Solo Exhibit: MONUMENTAL, Ronald Feldman Fine Arts, NYC, Sept. 2016

2017 Guggenheim Fellow and Creative Capital Grantee, Cassils,
is Pissed Enough to Set Fire and Burn.


Alchemized2017. 30 x 30 inches, Plexi Face Mount. Photo: Cassils with Robin Black

Cassils is a Canadian artist living in LA, who is listed by the Huffington Post as “one of ten transgender artists changing the landscape of contemporary art.” Monumental is Cassils’ second solo show at Ronald Feldman Fine Arts and a new project of Creative Capital. The exhibition includes monuments made from precious metals and bodily waste, visceral sound and video installations, photographs and live performance. The centerpiece is PISSED, a minimalist glass cube containing 200 gallons of urine: a collection of all the liquid the artist has passed since the Trump administration rescinded an Obama-era executive order allowing transgender students to use the bathroom matching their chosen gender identities. The sculpture is contextualized by audio recordings from the Virginia school board and the Fourth Court of Appeals articulating the ignorance and biases that run through every level of judicial proceedings. Alchemized,  a series of torqued metallic abstractions, gilds and exalts self-determined trans embodiment. Fountain, a live performance in which Cassils is cathetered and linked to the glass cube via medical tubing, links the beauty of the glowing liquid back to the medicalized trans body.


Resilience of the 20%, a bronze sculpture cast from the bashed clay remnant of Cassils’ previous performance, Becoming An Image, acts as a monument to the resilience of queer communities. The title underscores a sickening statistic: in 2012, murders of trans people increased by 20 percent worldwide. The film Monument Push documents a performance that mobilizes the bronze sculpture as a collective action. The performance took place in Omaha where members of the local LGBTQI+ community joined in pushing the one-ton monument to local sites of trauma, resilience, and survival, including a prison where LGBT youth of color are incarcerated.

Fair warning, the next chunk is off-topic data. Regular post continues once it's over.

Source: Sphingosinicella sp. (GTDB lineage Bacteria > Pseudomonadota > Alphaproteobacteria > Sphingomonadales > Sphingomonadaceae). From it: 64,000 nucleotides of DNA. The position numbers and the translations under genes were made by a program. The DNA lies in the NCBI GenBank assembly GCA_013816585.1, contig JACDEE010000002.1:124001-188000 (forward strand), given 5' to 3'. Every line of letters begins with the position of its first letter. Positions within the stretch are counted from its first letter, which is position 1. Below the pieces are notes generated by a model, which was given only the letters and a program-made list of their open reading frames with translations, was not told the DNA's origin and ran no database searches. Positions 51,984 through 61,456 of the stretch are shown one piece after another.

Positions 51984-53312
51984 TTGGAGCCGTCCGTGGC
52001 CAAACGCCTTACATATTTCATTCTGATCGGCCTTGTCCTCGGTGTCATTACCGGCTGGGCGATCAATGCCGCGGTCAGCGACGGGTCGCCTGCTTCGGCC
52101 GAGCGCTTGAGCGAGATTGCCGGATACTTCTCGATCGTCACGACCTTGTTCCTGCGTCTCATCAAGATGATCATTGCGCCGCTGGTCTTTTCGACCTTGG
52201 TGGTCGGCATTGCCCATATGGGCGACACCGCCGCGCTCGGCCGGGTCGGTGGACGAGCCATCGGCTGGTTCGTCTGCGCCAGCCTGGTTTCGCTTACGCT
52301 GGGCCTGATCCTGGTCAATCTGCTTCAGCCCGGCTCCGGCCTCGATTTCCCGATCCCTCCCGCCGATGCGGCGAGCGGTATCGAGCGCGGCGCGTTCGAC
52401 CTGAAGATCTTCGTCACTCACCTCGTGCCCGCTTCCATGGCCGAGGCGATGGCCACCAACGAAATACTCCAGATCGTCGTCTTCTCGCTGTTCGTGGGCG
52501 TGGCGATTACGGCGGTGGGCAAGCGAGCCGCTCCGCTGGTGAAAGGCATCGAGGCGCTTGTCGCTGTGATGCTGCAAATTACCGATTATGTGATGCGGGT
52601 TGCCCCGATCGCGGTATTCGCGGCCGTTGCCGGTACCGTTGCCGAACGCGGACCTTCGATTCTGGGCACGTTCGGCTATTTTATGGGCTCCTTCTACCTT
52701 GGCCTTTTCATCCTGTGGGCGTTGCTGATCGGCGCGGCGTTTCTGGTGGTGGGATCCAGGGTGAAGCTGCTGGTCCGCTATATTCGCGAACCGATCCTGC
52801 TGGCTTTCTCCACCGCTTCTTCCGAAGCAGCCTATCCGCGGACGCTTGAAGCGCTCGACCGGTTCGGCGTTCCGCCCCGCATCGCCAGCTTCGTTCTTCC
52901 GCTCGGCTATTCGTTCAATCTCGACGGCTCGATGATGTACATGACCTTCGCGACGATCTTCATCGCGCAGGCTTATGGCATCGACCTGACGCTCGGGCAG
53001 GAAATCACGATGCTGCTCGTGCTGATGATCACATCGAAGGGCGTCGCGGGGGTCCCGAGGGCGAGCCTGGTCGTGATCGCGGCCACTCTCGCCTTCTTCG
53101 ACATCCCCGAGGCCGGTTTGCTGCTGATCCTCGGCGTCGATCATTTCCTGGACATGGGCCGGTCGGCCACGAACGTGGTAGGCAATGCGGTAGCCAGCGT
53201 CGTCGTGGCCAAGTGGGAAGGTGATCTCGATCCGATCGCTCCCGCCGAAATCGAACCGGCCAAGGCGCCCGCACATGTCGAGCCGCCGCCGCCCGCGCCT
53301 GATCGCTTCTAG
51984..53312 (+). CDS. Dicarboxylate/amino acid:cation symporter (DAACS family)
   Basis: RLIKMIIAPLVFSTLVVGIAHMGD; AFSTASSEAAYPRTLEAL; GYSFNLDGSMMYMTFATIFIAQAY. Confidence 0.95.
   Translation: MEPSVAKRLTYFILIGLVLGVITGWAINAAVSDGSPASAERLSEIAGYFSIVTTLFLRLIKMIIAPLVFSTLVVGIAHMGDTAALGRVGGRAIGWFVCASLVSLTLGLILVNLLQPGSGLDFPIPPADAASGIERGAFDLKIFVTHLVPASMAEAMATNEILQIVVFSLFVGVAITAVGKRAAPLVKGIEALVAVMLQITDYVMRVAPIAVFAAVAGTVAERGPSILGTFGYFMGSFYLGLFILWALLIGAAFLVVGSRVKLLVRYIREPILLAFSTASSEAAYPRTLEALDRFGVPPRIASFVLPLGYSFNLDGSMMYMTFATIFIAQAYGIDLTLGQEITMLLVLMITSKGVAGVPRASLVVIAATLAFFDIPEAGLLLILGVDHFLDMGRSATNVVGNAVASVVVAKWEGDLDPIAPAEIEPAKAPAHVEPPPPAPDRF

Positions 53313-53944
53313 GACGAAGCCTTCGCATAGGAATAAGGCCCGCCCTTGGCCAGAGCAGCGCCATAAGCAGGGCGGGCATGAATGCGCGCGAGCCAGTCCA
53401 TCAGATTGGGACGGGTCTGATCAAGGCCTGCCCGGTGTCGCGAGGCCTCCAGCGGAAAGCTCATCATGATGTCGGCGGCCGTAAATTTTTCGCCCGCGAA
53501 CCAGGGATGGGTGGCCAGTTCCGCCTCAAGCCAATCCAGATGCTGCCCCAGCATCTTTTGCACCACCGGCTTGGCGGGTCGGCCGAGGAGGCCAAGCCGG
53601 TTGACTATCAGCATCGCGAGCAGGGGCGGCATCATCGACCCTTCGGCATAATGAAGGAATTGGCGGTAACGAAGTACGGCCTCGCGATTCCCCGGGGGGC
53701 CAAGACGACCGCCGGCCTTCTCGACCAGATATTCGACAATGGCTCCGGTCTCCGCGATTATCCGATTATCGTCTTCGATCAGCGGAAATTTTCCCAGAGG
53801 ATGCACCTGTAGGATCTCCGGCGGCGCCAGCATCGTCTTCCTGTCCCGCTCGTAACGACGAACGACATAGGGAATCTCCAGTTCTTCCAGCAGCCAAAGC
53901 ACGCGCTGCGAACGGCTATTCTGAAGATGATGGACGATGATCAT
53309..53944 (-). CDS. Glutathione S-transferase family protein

Inextinguishable Fire, Burn for Portrait2015. 60 x 60 inches, Plexi Face Mount. Photo: Cassils with Robin Black


Inextinguishable Fire is a performance for the camera that engages spectators with the media’s constructed images of violence and war. Cassils performs a treacherous fire stunt using Hollywood techniques: the 14-second live burn (limited to the length of a single exhale to protect the esophagus) is extended to 14 minutes of slow motion flame, shot at 1000 frames per second. Accompanying the looping projection is Encapsulated Breaths, amorphously shaped glass blown sculptures that encapsulate the form of a single breath, resembling fragile speech bubbles and speaking to the precarity of the voice and political expression.

A golden hue glows through the aesthetic of the exhibition: the orange lick of slow motion flame projected from Inextinguishable Fire dances across the fragile glass of the Encapsulated Breath sculptures. In Resilience of the 20%, the bronze gleams, polished by the collective touch and grip of those who struggled to heave its weight through the cobblestoned streets of Omaha, Nebraska. The minimalist glass sculpture PISSED premieres when our political climate is soaked with oppression, injecting urgent content into pure form.

Cassils’ work has been exhibited widely including solo exhibitions at the School of the Museum of Fine Arts (Boston), MU (Eindhoven), the Deutsches Historisches Museum (Berlin), and the National Theatre (London). Awards include a Guggenheim Fellowship (2017), a Creative Capital Award (2015), and Canada Council for the Arts grants (2002-2016). Films by Cassils have premiered at Sundance Film Festival (Utah), OutFest (Los Angeles), and the Institute for Contemporary Art (London). For a full list of past exhibitions and accolades, go here.

Gallery Hours are Tuesday-Saturday, 10-6.  Monday by appointment. For more information: contact Megan Paetzhold (212) 226-3232 or Press Link:  Note to Journalists: Cassils uses plural pronouns as defined in GLAAD’s Media Reference Guide on Transgender Issues.